Each participating TRECVID group will submit to NIST one MPEG-1 summary clip for each of the test rushes videos, the system time (in seconds) needed to create the summary starting only with the video to be summarized, and the number of frames in the summary clip.
At NIST, all the summary clips for a given video will be viewed in a randomized order by a single human judge. In a timed process, the judge will play, pause, stop, fast forward, rewind the video as needed to determine as quickly as possible which of the objects and events listed in the ground truth for the video to be summarized are present in the summary. The judge may also be asked to assess the usability of the summary. This process will be repeated for each test video.
The TRECVID 2007 Video Summarisation Workshop Program at ACM Multimedia
Friday September 28, 2007. See the ACM Digital Library for the workshop proceedings.
08.30 - 09.20
The TRECVID 2007 BBC Rushes Summarization Evaluation Pilot
Paul Over (NIST), Alan F. Smeaton (DCU), Philip Kelly (DCU)
Richard Wright (BBC Archive)
09.20 - 09.40
Rushes Video Summarization by Object and Event Understanding
Feng Wang and Chong-Wah Ngo.
City University of Hong Kong
09.40 - 10.00
Rushes Summarization by Adaptive Acceleration and Stacking of Shots
Marcin Detyniecki and Christophe Marsala
Université Pierre et Marie Curie-Paris 6
10.00 - 10.30 Break
10.30 - 10.50
Feature Fusion and Redundancy Pruning for Rush Video Summarization
Jim Kleban, Anindya Sarkar, Emily Moxley, Stephen Mangiat, Swapna Joshi, Thomas Kuo and B.S. Manjunath
University of California, Santa Barbara
10.50 - 11.10
Video Summarization Preserving Dynamic Content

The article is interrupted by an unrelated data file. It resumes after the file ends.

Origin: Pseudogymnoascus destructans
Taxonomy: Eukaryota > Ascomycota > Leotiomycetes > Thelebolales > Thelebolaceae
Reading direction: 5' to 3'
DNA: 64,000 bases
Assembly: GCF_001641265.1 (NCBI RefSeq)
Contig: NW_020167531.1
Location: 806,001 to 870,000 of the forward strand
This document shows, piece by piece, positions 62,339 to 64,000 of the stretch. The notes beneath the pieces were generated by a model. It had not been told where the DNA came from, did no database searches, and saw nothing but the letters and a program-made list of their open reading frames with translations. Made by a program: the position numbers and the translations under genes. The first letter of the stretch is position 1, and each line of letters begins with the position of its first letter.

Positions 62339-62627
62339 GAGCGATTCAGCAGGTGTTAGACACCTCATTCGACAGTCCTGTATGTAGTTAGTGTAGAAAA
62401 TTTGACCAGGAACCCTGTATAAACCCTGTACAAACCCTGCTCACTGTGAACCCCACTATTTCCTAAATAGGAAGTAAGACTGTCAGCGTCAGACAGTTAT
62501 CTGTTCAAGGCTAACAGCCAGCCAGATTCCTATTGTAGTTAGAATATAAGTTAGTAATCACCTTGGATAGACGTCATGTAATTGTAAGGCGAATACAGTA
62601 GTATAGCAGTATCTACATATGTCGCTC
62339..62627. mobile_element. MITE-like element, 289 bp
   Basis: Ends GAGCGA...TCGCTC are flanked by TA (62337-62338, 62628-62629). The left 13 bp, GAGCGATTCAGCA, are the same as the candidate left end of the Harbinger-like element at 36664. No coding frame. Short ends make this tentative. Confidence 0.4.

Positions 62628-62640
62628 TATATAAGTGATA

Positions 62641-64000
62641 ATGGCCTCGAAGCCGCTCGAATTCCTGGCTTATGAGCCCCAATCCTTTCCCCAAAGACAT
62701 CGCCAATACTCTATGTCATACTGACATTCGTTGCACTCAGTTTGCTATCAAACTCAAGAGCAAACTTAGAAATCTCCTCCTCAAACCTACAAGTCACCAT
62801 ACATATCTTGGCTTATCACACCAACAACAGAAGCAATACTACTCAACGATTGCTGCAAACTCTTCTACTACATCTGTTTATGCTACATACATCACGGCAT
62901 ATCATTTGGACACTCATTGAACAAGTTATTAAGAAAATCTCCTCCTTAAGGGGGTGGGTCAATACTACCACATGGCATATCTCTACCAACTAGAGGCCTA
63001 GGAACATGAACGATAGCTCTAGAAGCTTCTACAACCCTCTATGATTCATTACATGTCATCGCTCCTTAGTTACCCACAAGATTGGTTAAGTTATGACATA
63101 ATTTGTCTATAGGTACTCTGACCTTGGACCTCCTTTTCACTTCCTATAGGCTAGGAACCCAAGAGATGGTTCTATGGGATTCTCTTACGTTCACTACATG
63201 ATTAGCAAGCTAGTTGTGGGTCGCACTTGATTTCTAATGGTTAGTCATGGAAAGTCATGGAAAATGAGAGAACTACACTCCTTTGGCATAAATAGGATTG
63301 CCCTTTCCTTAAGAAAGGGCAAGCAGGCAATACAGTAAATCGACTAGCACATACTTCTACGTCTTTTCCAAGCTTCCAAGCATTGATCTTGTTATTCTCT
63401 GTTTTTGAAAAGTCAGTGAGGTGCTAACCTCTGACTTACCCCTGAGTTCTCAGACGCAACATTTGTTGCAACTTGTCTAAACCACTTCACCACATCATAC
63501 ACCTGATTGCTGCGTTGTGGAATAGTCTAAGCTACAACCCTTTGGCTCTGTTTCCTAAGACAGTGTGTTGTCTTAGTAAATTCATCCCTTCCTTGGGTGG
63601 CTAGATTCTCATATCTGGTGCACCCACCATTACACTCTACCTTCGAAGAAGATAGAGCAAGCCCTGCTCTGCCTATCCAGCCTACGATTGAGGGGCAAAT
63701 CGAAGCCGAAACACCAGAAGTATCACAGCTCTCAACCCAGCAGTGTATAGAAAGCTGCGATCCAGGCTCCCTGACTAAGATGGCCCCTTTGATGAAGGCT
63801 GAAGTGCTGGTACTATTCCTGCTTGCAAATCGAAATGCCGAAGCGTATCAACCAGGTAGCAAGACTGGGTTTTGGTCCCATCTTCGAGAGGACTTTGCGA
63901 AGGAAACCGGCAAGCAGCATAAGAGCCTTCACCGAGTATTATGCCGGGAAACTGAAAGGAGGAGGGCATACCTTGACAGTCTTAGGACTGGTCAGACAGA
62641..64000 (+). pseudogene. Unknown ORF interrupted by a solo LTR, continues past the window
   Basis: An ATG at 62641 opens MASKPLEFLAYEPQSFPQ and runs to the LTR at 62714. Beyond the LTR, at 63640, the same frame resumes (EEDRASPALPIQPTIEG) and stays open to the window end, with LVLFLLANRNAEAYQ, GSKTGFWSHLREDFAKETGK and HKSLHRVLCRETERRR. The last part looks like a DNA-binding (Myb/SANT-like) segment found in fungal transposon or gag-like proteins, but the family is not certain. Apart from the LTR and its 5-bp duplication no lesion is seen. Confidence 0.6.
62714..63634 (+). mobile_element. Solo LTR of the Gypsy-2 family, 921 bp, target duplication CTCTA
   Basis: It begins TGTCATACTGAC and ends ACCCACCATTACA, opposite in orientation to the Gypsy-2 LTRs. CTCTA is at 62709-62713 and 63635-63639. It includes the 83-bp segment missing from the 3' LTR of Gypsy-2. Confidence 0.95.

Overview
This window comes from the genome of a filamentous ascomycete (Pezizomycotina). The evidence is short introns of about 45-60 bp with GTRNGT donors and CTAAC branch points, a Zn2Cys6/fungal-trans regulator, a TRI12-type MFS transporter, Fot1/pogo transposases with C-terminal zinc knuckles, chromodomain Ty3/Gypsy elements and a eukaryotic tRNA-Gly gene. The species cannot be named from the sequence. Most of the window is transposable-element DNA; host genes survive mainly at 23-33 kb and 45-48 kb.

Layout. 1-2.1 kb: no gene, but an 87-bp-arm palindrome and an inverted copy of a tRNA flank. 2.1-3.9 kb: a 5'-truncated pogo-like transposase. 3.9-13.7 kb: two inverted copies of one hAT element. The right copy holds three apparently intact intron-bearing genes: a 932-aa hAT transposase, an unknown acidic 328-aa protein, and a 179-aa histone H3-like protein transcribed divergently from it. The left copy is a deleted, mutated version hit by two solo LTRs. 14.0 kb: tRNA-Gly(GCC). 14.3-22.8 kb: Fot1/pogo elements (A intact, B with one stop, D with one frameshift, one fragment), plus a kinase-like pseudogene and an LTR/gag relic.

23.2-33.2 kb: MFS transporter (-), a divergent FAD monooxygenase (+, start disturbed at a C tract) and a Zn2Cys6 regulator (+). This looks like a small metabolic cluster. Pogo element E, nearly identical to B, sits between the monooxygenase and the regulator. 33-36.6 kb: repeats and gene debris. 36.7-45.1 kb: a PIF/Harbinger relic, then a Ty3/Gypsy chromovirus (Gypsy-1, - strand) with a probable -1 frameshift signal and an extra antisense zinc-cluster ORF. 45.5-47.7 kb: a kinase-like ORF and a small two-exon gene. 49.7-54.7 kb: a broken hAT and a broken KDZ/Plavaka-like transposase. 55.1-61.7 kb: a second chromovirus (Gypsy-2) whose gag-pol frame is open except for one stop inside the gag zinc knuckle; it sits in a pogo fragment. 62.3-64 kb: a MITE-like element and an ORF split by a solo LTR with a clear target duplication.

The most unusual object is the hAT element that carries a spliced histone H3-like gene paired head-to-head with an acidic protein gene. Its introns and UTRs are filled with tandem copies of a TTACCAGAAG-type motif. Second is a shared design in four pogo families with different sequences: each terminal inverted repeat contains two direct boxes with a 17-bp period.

Francine Chen, Matthew Cooper and John Adcock
FX Palo Alto Laboratory
11.10 - 11.30
Generating Comprehensible Summaries of Rushes Sequences based on Robust Feature Matching
Ba Tu Truong and Svetha Venkatesh
Curtin University of Technology
11.30 - 11.50
Skimming Rushes Video Using Retake Detection
Werner Bailer, Felix Lee and Georg Thallinger
12.00 - 13.30 Lunch
13.30 - 14.45 Combined Poster & Demo session
Video Summarization at Brno University of Technology
Vítězslav Beran, Michal Hradiš, Adam Herout, Stanislav Sumec, Igor Potúček, Pavel Zemčík, Josef Mlích, Aleš Láník, Petr Chmelař
Brno University of Technology
Clever Clustering vs. Simple Speed-Up for Summarizing BBC Rushes
Alexander G. Hauptmann, Michael G. Christel, Wei-Hao Lin, Bryan Maher, Jun Yang, Robert V. Baron and Guang Xiang Carnegie Mellon University
A User-Centered Approach to Rushes Summarisation Via Highlight-Detected Keyframes
Daragh Byrne, Peter Kehoe, Hyowon Lee, Ciarán O'Connaire, Alan F. Smeaton, Noel E. O'Connor and Gareth J.F. Jones
Dublin City University
Split-Screen Dynamically Accelerated Video Summaries
Emilie Dumont and Bernard Merialdo
Rushes Summarization with Self-Organizing Maps
Markus Koskela, Mats Sjöberg and Jorma Laaksonen
Helsinki University of Technology
National Institute of Informatics, Japan at TRECVID 2007: BBC Rushes Summarization
Duy-Dinh Le and Shin'ichi Satoh
National Institute of Informatics
NTU TRECVID-2007 Fast Rushes Summarization System
Chen-Ming Pan, Yung-Yu Chuang and Winston H. Hsu
National Taiwan University
THU-ICRC at Rush Summarization of TRECVID 2007
Tao Wang, Yue Gao, Jianguo Li, Patricia P. Wang, Xiaofeng Tong, Wei Hu, Yimin Zhang and Jianmin Li
Intel China Research Center and Tsinghua University
The Hong Kong Polytechnic University at TRECVID 2007 BBC Rushes Summarization
Yang Liu, Yan Liu and Yan Zhang
The Hong Kong Polytechnic University
Attention-based Video Summarisation in Rushes Collection
Reede Ren, P.Punitha and Joemon Jose
University of Glasgow
On-line Video Skimming Based on Histogram Similarity
Víctor Valdés and José M. Martínez
Universidad Autónoma de Madrid
14:45 - 15.30 Break
15.30 - 16.30 Plenary discussion on lessons learned, plans for 2008